DENVER — Committed to advancing both renewable energy technology deployment and energy efficiency at-large, the state of Colorado has in many ways been a pioneer in the widespread adoption of energy-saving solutions. Home to the National Renewable Energy Laboratory (NREL), the Rocky Mountain Institute (RMI) and several other sustainability focused organizations, Colorado has maintained its leadership in “walking the walk” of green building, and constantly striving to do more to reduce carbon emissions.
This effort has been reflected in the retrofitting of several state buildings — including historic landmarks constructed in the late 1800s and early 1900s — with cutting-edge technologies that have elevated them to becoming the most energy efficient of their kind in the U.S. One of Colorado’s first efforts — the installation of a geothermal HVAC system at the Governor’s Residence in Denver, resulted in the reduction of natural gas usage by 50 percent and electricity consumption by 15 percent.
The success of this project has paved the way for many other energy efficiency projects across the state, most recently the Colorado Capitol Complex in Denver. Originally constructed from the late 1800s to early 1900s, the complex was slated for a major renovation and restoration by the Colorado Department of Personnel and Administration (DPA) in 2003, including to its antiquated mechanical system.
“Some of the HVAC infrastructure in the complex was more than 80 years old, and the system at-large was generally overdue for an upgrade,” said Lance Shepherd, manager of design and construction programs for the DPA’s Office of the State Architect. According to Shepherd, the state also aimed to notably increase the energy efficiency of the complex’s buildings, while also incorporating the use of renewable energy solutions.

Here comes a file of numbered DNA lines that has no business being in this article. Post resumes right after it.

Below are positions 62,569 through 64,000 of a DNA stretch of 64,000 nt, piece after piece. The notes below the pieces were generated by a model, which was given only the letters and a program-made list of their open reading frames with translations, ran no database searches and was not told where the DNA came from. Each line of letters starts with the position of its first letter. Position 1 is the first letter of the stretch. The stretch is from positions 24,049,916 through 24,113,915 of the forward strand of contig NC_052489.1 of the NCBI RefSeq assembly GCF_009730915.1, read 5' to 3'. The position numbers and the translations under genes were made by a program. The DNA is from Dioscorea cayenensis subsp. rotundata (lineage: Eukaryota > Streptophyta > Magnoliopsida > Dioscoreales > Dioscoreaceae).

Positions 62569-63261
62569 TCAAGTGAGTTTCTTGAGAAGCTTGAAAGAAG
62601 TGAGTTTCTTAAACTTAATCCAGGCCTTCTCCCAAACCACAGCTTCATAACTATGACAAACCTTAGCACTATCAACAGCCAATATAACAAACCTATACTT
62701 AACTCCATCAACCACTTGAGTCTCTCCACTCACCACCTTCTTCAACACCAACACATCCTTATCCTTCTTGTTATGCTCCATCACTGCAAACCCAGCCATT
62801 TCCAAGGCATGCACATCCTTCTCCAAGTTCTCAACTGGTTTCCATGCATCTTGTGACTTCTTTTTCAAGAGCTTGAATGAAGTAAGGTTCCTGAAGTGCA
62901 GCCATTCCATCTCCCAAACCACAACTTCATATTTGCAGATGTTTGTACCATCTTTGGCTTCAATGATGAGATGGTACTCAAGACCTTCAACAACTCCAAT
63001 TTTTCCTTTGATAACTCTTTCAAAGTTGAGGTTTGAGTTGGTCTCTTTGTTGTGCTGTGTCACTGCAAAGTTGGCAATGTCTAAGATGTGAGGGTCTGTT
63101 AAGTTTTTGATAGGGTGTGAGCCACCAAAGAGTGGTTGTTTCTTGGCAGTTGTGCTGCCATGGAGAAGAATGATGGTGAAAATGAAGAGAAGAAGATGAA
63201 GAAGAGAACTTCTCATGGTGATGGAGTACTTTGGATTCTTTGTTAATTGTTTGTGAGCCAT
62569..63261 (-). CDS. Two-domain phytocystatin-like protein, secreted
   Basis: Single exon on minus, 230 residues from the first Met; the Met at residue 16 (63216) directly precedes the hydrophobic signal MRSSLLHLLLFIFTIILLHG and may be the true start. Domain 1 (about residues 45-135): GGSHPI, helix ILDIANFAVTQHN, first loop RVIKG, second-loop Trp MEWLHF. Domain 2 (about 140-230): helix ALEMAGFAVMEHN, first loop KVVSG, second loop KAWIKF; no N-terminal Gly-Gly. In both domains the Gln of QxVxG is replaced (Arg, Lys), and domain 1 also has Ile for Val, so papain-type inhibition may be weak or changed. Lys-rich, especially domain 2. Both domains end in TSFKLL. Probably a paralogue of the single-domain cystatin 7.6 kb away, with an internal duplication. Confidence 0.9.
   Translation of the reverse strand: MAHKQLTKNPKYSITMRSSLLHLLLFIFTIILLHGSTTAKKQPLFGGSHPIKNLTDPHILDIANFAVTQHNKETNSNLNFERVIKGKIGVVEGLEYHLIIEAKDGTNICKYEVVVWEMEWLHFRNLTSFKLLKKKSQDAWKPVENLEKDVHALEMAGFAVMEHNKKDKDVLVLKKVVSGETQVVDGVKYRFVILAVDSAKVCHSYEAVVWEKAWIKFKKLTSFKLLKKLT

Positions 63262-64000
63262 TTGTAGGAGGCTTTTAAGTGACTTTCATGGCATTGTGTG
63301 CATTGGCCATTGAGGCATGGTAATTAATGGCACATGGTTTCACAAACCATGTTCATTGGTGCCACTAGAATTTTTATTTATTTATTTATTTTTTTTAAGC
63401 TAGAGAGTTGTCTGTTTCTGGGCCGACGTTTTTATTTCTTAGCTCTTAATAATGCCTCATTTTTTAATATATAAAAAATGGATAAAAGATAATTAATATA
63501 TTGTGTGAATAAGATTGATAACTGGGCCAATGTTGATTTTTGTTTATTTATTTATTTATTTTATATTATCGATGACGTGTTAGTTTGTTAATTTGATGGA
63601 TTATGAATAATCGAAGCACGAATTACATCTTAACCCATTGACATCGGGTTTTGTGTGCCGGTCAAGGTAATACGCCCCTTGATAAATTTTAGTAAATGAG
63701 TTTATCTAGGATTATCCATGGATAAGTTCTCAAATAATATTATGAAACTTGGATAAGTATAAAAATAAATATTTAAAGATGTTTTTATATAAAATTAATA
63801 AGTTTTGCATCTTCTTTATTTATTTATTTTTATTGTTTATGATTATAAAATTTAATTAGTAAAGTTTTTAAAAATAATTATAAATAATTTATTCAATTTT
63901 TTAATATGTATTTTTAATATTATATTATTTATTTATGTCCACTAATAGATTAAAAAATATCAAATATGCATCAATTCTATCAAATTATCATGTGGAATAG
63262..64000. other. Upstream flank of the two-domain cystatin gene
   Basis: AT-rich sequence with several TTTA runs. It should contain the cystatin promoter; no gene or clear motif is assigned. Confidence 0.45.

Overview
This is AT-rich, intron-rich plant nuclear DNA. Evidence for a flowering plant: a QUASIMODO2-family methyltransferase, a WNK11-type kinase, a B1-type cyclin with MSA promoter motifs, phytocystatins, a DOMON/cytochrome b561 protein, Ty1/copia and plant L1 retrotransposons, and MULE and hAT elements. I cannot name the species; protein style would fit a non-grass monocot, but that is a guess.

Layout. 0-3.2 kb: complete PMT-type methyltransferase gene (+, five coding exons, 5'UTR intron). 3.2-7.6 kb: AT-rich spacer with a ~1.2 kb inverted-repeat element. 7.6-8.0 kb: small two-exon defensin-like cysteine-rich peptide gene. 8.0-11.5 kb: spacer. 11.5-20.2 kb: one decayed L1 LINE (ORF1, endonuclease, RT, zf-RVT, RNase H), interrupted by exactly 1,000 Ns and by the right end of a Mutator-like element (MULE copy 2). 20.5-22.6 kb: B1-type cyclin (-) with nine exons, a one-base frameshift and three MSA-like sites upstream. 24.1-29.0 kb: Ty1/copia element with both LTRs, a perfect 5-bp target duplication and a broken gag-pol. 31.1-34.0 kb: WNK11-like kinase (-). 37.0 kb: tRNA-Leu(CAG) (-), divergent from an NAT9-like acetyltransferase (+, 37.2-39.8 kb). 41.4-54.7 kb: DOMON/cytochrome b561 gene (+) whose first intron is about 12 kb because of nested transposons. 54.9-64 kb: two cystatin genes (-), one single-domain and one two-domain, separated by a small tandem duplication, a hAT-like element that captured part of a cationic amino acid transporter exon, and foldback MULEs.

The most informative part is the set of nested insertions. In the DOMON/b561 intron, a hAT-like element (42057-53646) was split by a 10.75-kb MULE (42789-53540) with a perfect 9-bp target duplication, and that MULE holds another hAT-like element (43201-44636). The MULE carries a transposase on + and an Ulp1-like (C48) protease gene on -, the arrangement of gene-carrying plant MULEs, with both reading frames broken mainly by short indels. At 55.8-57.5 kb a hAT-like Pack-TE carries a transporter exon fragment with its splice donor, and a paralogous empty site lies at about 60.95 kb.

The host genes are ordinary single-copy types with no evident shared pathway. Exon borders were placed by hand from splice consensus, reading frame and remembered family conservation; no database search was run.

“Under the Renewable Portfolio Standard (RPS), Colorado is requiring the use of 30 percent renewable energy deployment by 2020,” Shepherd said. “The mechanical system upgrade portion of the building’s restoration needed to reflect this as well.”
Shepherd and his team at the DPA worked with Opterra Energy Services (OES), previously known as Chevron Energy Solutions, to develop a multi-phase program of approximately $30 million in upgrades and improvements. In addition to the HVAC system updates, this also includes energy-efficient lighting systems, energy management systems, water conservation measures, building envelope retrofits, removal of outdated equipment and asbestos abatement.
These updates were applied across the Colorado Capitol Complex, including the Governor’s Residence, Colorado Dept. of Revenue building, and the State Capitol building.
For the State Capitol building, the team designed a hybrid mechanical system that uses more than 200-ton geothermal heat pump system to replace the existing air handling system and supply heating and cooling throughout the building. Another project installed a 10 kW solar PV system to provide electric power to the Capitol.
The State Capitol building’s new, state-of-the-art HVAC system design specified a total of nine water-to-air and water-to-water heat pump units from ClimateMaster, including three (1.5- to 5-ton) horizontal and vertical Tranquility 16 Compact (TC) Series units, four (3- to 5-ton) horizontal and vertical Tranquility 30 Two-Stage (TT) Series units and two (3- to 15- ton) Tranquility Modular Water to Water (TMW) Series units, all with environmentally sound EarthPure HFC-410A refrigerant. Working within the new mechanical design at-large, these ClimateMaster heat pumps contribute to the overall system that provides heating and cooling throughout the building, including in the delivery of air conditioning to its House and Senate Chambers for the first time in the building’s history.
To complete the system, the network of heat pumps is integrated with an open-loop geothermal well system that utilizes water from the Arapahoe Aquifer located approximately 900 feet below the State Capitol building.